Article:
Although I had heard the word grouping “Come Back to the Five & Dime, Jimmy Dean, Jimmy Dean” numerous times, I had never seen a production of the Ed Graczyk play until today. Sitting inside the Dartmouth Players’ theatre minutes before the “curtain went up,” based on title alone, I was expecting a light comedy reminiscent of Happy Days.
I quickly learned my assumptions were wrong and for the first 10 or so minutes my mind wandered away from the Texan five-and-dime scene before me. This is no fault of the actors or the script, as it is no easy task to immediately engage an audience with a dialogue-intensive script
As it turns out there was no need for a flashy sock hop scene or a James Dean look-a-like speeding across the stage in a Porsche Super Speedster. After an initial period of distraction, my focus became wholly engrossed in the performance and before I knew it, it was intermission! For the first time in quite a while, a longer than average play (two-and-a-half hours) flew by, where I had felt more like an immersed guest, rather than an audience member separated by the “fourth wall”.
This satisfying theatrical experience was due to a combination of Graczyk’s script and the Dartmouth Players’ interpretation of it. The reunion of the “Disciples of James Dean,” 20 years after his death, proved both boldly hilarious and profoundly emotional, so much so that I found myself laughing (even when others were not) and yet mirroring the tears of those literally present on stage.
Mona’s (played by Lynne Sampson) solemn obsession with the “father of her child” and Juanita’s (played by Debbie Williams) God-fearing convictions were ideally balanced with the comically boisterous Sissy (played by Leslie Milne) and the equally funny, even more boisterous Stella (played by Katherine Tufts, whose vocal chords miraculously appeared not to be damaged…yet). A particularly poignant monologue—perhaps the most moving of the production—was delivered by Valerie MacKenzie as Joanne; and, each morsel of Edna’s (played by Kelly Doney Morrison) entertaining, self-deprecating delivery was craved and savoured.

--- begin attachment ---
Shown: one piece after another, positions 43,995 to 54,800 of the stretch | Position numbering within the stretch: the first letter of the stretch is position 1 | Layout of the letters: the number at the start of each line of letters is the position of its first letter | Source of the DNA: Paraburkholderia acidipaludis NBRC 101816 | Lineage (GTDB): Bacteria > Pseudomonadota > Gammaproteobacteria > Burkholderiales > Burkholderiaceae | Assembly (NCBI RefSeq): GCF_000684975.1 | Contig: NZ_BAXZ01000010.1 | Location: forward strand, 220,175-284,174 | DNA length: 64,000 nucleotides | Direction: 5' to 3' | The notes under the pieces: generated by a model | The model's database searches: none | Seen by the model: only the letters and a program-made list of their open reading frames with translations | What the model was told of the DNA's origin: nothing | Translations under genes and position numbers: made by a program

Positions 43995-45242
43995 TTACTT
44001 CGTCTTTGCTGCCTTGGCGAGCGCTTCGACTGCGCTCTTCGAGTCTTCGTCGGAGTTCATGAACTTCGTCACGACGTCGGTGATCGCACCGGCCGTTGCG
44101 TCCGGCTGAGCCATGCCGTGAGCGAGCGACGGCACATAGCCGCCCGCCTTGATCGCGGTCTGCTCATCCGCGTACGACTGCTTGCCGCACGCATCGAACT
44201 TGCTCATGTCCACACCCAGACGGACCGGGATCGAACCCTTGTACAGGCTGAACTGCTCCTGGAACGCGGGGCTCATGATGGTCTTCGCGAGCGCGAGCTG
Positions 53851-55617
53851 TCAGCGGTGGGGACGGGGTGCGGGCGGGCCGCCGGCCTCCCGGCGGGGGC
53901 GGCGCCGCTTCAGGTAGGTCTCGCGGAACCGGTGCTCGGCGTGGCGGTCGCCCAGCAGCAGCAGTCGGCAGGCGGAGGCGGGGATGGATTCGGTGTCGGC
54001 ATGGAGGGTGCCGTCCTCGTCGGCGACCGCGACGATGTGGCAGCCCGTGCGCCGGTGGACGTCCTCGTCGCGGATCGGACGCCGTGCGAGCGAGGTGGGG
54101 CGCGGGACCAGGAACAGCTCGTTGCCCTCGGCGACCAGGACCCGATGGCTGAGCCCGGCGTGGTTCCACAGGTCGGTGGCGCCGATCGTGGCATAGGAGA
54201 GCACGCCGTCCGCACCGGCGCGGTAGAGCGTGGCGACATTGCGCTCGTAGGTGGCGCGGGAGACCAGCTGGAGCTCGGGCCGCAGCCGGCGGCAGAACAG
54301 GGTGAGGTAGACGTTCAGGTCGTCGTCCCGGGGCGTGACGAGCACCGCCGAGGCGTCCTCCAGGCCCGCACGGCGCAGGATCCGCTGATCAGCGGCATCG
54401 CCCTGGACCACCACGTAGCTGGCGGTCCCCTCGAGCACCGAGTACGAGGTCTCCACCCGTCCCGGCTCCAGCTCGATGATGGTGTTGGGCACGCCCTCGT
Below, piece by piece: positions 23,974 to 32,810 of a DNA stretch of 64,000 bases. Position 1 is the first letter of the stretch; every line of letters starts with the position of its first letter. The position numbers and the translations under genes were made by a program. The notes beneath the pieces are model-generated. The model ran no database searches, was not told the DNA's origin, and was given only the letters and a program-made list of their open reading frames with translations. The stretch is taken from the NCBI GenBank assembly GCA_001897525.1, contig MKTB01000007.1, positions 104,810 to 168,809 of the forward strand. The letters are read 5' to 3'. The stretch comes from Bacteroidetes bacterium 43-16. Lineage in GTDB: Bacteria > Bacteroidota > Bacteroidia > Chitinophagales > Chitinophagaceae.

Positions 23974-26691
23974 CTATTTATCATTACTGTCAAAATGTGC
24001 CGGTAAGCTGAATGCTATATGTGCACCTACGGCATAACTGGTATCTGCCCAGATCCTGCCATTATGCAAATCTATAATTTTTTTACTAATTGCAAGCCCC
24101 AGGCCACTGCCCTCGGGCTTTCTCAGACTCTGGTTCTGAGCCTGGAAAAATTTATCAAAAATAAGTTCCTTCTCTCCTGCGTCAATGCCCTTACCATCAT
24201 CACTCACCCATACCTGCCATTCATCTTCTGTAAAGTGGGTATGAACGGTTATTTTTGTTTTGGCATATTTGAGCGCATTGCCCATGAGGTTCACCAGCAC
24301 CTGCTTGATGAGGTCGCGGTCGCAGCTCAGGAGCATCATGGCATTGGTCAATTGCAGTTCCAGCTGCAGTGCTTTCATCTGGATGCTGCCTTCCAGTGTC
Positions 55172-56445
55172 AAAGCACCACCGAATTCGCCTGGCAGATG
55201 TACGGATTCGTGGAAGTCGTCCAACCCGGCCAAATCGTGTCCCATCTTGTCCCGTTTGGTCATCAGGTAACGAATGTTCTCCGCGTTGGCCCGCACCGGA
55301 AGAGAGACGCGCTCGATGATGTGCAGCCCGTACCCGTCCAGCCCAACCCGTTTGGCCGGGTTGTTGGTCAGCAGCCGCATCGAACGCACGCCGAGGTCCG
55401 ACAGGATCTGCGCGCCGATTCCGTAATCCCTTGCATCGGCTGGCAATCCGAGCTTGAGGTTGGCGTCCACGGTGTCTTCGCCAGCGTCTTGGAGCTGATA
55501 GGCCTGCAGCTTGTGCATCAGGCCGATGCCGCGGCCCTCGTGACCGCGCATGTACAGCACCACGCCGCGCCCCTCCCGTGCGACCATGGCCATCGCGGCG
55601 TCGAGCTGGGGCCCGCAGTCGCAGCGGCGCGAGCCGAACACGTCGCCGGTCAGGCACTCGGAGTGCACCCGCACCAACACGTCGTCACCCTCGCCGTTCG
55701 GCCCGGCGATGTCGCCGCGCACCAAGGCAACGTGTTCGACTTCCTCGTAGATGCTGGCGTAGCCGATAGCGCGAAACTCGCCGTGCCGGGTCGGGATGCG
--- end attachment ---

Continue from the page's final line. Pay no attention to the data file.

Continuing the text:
One slick element of the production was how the company created a smooth transition between 1955 and 1975 by creatively adjusting the lights and a simple ceiling fan. Annika Borg, Hillary Windsor and Jakob Creighton, playing the younger versions of “The Disciples,” also effectively enabled this time travel cohesion, delivering their lines with just the right timing. I would have liked the apparitions of a certain “ghost” to have appeared just as cleverly—perhaps with some simple technical manoeuvring to create a more ethereal ambiance—but this is a minor critique.
Leaving the theatre, I was grateful that the production turned out much differently than I expected—a piece filled with faux pas (it may have been considered somewhat controversial when Graczyk first released his script), twists and 20-old secrets finally revealed. ~ MB
You still have time to see Dartmouth Players’ “Come Back to the Five & Dime, Jimmy Dean, Jimmy Dean” this Wednesday through Saturday (April 24-27) at 8PM!